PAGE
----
CORE and the Commons: Digital Scholarship, Collaboration, and Open Access in the Humanities

This week it was reported that Berlin-based ResearchGate, a social networking site designed for scientists to share research, received $52.6m in investment funds from a variety of sources, including BIll Gates (previous investor), Goldman Sachs, and The Wellcome Trust. This news is another development in a continuing saga and conversation surrounding commercial services (i.e., ResearchGate, Academia.edu, Mendeley) and the companies that own them, managing the scholarly profiles and content of researchers. While ResearchGate promotes a mission of connecting “the world of science and make research open to all,” open access advocates and those working in scholarly communications are quick to point out that these platforms are not open access repositories.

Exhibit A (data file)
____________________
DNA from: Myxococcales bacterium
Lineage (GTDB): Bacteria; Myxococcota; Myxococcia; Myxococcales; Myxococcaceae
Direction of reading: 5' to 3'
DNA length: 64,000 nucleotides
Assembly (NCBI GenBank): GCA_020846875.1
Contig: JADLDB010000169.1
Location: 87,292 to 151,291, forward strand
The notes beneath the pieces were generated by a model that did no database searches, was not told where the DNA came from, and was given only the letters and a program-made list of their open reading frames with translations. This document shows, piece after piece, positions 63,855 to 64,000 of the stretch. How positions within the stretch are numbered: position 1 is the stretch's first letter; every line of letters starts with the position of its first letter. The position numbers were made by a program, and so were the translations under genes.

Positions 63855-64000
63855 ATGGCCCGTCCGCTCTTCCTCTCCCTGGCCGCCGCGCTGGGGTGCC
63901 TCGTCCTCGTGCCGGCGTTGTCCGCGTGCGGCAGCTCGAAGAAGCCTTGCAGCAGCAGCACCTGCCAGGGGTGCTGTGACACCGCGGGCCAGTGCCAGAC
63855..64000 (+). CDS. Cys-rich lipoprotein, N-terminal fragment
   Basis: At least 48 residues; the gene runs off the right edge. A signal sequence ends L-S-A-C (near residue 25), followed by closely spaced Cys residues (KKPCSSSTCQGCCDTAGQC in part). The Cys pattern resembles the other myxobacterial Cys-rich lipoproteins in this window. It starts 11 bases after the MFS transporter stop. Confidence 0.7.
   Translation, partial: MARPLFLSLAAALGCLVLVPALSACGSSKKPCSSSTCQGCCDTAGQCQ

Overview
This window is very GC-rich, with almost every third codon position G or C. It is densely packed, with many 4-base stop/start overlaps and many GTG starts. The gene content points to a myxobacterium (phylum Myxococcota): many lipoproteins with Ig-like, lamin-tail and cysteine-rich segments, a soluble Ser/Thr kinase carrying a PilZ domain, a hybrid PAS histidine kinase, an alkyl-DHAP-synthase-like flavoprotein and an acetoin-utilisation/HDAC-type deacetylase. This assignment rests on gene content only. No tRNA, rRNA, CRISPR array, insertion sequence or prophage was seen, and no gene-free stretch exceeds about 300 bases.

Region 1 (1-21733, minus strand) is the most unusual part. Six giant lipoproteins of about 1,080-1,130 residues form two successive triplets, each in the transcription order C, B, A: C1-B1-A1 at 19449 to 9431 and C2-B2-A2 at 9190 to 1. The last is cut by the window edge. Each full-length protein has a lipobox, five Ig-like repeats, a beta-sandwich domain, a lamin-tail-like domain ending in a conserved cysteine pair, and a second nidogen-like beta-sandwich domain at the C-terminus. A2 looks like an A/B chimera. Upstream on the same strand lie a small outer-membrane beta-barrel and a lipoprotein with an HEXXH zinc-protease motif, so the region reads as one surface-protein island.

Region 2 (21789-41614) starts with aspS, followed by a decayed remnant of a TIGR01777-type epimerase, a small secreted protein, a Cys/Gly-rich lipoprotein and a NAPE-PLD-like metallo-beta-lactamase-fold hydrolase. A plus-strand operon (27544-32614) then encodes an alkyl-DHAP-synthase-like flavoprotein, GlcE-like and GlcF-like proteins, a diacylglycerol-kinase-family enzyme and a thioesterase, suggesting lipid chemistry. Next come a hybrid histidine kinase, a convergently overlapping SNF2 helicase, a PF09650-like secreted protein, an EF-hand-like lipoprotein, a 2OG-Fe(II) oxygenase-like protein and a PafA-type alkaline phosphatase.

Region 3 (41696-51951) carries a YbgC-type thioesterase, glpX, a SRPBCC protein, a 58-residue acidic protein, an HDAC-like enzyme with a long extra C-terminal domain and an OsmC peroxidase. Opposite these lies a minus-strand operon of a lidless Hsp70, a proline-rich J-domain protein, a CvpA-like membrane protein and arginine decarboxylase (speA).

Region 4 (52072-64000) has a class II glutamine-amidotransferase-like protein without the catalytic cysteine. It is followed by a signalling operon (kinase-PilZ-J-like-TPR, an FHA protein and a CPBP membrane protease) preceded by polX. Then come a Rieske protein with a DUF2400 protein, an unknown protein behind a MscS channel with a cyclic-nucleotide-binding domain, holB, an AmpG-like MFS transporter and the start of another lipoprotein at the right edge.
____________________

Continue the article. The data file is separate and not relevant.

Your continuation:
In a blog post from 2015, Kathleen Fitzpatrick, Associate Executive Director and Director of Scholarly Communication at the Modern Language Association (MLA), pointed out academia.edu, for example, is in no way affiliated with an academic institution despite the .edu domain (they obtained the address prior to the 2001 restrictions). “This does not imply anything necessarily negative about the network’s model or intent,” Fitzpatrick said,  “but it does make clear that there are a limited number of options for the network’s future: at some point, it will be required to turn a profit, or it will be sold for parts, or it will shut down.”